Wednesday, 22nd February 2017; 10:00 (for 10:30) – 12:30, Cass Business School, 106 Bunhill Row, London EC1Y 8TZ
On Wednesday, 22nd February, the International Longevity Centre - UK (ILC-UK) and Cass Business School hosted the launch of a new report entitled 'Does living in a retirement village extend life expectancy? The case of Whiteley Village'.
The UK population over age 65 is projected to increase by more than 40% during the next 17 years to over 16 million; while the number of people in the UK over age 85 is expected to double during the next 23 years to more than 3.4 million. With the population ageing so rapidly, finding ways in which the older population can live their later lives in relative health and comfort has become an increasingly important issue in the UK.
One relatively recent development is the creation of retirement villages in the UK, to house and care for the increasing numbers of older people who are attracted to this type of communal retirement living. Until now, studies of retirement villages have sought to examine funding options or quality of life outcomes for residents. However, this new report is the first of its kind to consider whether retirement village life can extend life expectancy.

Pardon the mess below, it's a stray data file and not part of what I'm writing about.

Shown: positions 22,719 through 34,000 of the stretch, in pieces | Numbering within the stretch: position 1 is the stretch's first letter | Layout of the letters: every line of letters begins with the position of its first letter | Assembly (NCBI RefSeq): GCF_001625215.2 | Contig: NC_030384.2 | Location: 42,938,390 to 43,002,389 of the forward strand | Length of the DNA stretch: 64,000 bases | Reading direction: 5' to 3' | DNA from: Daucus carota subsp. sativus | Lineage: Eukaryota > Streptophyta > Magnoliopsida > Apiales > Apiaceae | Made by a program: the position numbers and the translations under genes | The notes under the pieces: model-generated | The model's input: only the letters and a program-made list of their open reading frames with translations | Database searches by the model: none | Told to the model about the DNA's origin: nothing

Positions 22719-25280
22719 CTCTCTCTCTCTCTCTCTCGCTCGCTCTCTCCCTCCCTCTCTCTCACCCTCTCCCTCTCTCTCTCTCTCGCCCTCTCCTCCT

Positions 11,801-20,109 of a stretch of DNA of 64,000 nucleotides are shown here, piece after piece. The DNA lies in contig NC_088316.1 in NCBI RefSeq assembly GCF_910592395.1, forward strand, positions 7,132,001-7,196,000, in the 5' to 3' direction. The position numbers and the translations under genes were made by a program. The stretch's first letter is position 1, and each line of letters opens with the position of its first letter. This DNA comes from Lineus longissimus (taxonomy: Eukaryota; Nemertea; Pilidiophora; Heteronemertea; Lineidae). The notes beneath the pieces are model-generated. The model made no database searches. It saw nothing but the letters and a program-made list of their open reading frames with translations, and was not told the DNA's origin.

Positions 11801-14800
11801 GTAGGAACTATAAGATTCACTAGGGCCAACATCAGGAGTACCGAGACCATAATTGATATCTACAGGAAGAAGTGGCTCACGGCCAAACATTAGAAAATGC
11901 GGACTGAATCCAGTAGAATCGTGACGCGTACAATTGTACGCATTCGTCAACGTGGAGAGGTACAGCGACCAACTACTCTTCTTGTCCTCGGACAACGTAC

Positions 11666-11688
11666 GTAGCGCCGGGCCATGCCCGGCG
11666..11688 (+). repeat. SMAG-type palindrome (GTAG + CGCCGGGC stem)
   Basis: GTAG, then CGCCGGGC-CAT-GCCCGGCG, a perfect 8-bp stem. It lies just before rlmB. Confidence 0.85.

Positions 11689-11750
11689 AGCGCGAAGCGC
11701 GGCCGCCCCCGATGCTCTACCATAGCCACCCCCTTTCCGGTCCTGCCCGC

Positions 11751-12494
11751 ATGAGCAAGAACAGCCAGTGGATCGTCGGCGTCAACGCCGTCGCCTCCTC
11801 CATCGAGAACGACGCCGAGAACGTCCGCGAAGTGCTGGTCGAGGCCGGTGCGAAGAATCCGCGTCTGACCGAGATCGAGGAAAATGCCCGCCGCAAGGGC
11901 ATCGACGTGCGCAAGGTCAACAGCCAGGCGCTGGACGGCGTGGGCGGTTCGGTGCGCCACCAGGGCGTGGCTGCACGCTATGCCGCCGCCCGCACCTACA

Using Whiteley Retirement Village as a case study, and utilising a century’s worth of data derived from resident records, this report examines differences in life expectancy between Whiteley Village residents compared to the general population; it also accounts for gender and socio-economic disparities in life expectancy.
The presentation slides from the event are available to view below:
Tuesday 3rd May; 16.30pm (for a 17:00 start) - 18.30, followed by drinks reception; Prudential, M&G, 5 Laurence Poutney Hill, EC4R 0HH
ILC-UK and Cass Business School private debate and reception, supported by ILC-UK Partners Programme and hosted by Prudential.
At this event, Professor Les Mayhew launched new research highlighting a growth in inequalities in life expectancy over recent decades. ILC-UK facilitated a debate on how future increases in State Pension Age can be fair, given these growing inequalities with contributions from John Cridland, the Government's Independent Reviewer of State Pension Age.
ILC-UK’s 2014 research (Linking State Pension Age to Longevity), supported by Age UK, found that measures such as healthy life expectancy and disability-free life expectancy vary significantly by region and social class.
This new research by Professor Les Mayhew reveals that the life expectancy gap between the richest and poorest has begun to increase. The research reveals that the richest 5% of men are living an average of 96.2 years, which is 34.2 years longer than the poorest 10% of men. The gap is 1.7 years wider than in 1993.